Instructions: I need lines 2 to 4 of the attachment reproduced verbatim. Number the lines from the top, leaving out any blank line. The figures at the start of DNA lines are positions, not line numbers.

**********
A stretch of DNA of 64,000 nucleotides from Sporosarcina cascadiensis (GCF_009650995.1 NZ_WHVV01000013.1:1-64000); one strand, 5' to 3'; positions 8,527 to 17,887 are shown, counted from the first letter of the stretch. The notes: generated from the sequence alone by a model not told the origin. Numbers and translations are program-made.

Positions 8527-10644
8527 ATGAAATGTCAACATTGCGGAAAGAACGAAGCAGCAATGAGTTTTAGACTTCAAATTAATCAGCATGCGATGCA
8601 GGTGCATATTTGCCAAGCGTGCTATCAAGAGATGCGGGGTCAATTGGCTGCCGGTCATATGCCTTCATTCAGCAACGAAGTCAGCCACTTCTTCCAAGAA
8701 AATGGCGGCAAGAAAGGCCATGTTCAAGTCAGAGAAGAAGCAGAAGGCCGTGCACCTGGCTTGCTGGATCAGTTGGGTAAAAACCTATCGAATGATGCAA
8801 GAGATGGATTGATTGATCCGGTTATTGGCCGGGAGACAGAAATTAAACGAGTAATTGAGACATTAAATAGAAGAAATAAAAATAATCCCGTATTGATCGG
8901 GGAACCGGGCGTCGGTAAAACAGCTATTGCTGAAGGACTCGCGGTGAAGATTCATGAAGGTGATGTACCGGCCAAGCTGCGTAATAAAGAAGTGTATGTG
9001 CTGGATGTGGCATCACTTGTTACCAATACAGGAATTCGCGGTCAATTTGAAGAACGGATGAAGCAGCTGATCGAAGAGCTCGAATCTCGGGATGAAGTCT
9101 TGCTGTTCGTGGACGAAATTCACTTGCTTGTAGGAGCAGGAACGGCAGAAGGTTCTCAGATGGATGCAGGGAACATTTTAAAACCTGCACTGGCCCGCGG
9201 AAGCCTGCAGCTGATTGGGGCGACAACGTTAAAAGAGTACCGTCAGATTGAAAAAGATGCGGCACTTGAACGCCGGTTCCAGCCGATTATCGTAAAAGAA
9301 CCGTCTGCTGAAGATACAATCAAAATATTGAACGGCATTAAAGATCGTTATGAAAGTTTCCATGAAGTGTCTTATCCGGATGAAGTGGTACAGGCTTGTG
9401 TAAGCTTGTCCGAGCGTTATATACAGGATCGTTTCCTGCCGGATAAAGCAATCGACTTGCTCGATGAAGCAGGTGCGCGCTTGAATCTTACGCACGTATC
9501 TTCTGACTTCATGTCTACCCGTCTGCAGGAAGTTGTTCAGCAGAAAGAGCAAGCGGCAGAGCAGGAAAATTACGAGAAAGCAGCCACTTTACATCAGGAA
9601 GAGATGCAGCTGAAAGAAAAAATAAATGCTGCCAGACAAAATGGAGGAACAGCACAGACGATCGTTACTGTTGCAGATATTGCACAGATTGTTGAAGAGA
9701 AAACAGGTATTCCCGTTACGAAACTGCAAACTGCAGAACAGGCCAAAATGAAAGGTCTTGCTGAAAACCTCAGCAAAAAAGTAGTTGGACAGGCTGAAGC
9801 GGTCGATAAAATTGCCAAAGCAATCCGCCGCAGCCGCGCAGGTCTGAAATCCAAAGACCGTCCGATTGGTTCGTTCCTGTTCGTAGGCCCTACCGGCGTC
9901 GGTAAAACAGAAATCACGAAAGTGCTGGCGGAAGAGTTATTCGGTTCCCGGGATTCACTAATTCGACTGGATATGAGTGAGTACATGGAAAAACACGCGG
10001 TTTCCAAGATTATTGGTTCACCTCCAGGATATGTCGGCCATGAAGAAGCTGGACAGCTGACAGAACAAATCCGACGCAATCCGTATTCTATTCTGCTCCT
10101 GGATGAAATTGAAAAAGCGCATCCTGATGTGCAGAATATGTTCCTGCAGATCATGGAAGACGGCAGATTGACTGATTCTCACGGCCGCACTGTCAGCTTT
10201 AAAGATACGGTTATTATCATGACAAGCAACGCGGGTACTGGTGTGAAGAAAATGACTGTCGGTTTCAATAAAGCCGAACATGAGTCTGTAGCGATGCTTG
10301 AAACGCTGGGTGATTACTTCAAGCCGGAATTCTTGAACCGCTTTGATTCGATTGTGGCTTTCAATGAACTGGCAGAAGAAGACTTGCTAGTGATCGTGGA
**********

Positions 8527-10644
8527 ATGAAATGTCAACATTGCGGAAAGAACGAAGCAGCAATGAGTTTTAGACTTCAAATTAATCAGCATGCGATGCA
8601 GGTGCATATTTGCCAAGCGTGCTATCAAGAGATGCGGGGTCAATTGGCTGCCGGTCATATGCCTTCATTCAGCAACGAAGTCAGCCACTTCTTCCAAGAA